Editing Hydrogeology of Mozambique

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===Summary===
 
===Summary===
  
Mozambique can be divided into three major hydrogeological provinces (DNA 1987). These are:  
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Mozambique can be divided into three major hydrogeological provinces (DNA 1987). These are:  Sedimentary Basins; Volcanic (and other igneous) terrains; and Basement Complex. A fourth province is unconsolidated aquifers, which are sometimes in hydraulic continuity with underlying bedrock aquifers.  
   
 
* ''Sedimentary rock basins'';
 
* ''Volcanic (and other igneous) terrains''; and  
 
* ''Basement Complex''.  
 
  
A fourth province is ''unconsolidated aquifers'', which are sometimes in hydraulic continuity with underlying bedrock aquifers.  
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The sedimentary  basins comprise mainly Cretaceous-Tertiary rocks, with small outcrops of older Mesozoic-Palaeozoic rocks, mainly Karoo-type. The most significant sedimentary basin is the Mozambique Sedimentary Basin to the south of the Save River, in southern Mozambique. Other, smaller sedimentary basins are the Mozambique Sedimentary basin to the north of the Save River; the Northern/Rovuma Sedimentary Basin, with  which has a narrow linear outcrop in the northeast of the country; the Middle Zambeze Sedimentary Basin, in the centre-west of the country; and the Maniamba Sedimentary Basin, which has a very small outcrop in the northwest of the country. The sedimentary rocks form variably local/discontinuous to regional/continuous aquifers, typically with a mixture of intergranular (porous) and fracture/fissure permeability.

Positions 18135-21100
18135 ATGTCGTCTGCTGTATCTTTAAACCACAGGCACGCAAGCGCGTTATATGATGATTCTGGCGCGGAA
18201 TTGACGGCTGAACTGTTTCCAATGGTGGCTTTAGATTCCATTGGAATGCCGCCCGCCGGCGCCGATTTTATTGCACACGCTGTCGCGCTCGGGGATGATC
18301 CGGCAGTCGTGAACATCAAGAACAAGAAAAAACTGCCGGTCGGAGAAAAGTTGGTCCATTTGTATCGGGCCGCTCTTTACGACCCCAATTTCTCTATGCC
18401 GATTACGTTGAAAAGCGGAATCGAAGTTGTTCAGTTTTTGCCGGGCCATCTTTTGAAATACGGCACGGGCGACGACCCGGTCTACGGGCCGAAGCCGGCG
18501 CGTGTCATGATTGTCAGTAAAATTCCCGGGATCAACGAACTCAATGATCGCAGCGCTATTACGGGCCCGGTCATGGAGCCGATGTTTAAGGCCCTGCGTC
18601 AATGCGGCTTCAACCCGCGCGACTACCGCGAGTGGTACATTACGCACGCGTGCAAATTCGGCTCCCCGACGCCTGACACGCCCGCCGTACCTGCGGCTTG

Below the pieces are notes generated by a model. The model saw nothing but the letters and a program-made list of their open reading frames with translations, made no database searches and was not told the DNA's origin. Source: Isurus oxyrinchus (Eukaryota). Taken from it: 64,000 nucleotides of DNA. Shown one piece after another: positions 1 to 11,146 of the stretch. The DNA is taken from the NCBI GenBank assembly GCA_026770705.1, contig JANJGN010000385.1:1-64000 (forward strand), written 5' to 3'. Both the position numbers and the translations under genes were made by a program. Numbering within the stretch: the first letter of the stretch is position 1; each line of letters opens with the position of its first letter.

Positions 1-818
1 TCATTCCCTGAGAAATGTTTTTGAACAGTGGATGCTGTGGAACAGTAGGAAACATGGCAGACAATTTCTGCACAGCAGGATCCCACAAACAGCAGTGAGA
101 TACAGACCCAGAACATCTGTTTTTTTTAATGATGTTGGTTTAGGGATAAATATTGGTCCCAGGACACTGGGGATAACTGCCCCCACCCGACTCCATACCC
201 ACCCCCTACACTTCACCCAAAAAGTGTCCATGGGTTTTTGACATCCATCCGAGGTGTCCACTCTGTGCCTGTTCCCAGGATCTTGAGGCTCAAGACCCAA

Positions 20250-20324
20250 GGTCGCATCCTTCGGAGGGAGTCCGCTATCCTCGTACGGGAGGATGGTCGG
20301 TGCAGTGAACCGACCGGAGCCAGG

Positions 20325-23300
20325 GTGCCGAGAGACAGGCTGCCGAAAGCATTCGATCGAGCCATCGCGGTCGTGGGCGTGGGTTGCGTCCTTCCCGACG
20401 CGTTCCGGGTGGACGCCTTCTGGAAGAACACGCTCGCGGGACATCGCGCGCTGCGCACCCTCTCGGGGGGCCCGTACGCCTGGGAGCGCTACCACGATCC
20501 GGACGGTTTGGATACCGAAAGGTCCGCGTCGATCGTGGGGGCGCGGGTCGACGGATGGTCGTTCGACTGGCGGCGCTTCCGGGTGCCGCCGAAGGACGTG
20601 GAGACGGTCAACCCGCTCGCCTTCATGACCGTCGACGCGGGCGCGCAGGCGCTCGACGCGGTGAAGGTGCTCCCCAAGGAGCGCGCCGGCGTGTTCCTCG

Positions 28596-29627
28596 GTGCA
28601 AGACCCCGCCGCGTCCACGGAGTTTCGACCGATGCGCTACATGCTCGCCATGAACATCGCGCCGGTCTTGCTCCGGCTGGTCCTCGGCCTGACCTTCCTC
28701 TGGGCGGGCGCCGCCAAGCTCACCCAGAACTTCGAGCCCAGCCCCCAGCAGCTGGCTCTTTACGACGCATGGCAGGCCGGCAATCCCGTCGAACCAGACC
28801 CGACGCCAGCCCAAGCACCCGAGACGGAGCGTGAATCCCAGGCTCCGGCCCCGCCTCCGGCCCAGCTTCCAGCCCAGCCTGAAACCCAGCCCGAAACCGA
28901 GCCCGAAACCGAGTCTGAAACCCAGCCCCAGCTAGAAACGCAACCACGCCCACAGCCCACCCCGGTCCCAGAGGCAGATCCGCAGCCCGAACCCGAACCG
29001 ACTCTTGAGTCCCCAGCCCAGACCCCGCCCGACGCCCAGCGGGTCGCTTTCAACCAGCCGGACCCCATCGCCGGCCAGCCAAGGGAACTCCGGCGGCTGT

The sedimentary  basins comprise mainly Cretaceous-Tertiary rocks, with small outcrops of older Mesozoic-Palaeozoic rocks mainly of Karoo-type. The most significant sedimentary basin aquifer is the Mozambique Sedimentary Basin to the south of the Save River, in southern Mozambique. Other, smaller sedimentary basins are the Mozambique Sedimentary basin to the north of the Save River; the Northern/Rovuma Sedimentary Basin, with  which has a narrow linear outcrop in the northeast of the country; the Middle Zambeze Sedimentary Basin, in the centre-west of the country; and the Maniamba Sedimentary Basin, which has a very small outcrop in the northwest of the country. The sedimentary rocks form variably local/discontinuous to regional/continuous aquifers, usually with a mixture of intergranular (porous) and fracture/fissure permeability.
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Large areas of the country are overlain by unconsolidated sediments, particularly in valleys, dune fields and the coastal plain. These form variably local/discontinuous to regional/continuous aquifers. The unconsolidated aquifers are described separately below, but where they overlie bedrock aquifers, they can be in hydraulic continuity with the underlying aquifer. This is particularly the case for consolidated sedimentary aquifers, but can also occur over basement and igneous aquifers.  
 
 
Large areas are overlain by unconsolidated sediments, particularly in valleys, dune fields and the coastal plain. These form variably local/discontinuous to regional/continuous aquifers. The unconsolidated aquifers are described separately in the table below, but where they overlie bedrock aquifers, they can be in hydraulic continuity with the underlying aquifer. This is particularly the case where they overlie consolidated sedimentary rock aquifers, but can also occur over basement and igneous aquifers.  
 
  
  

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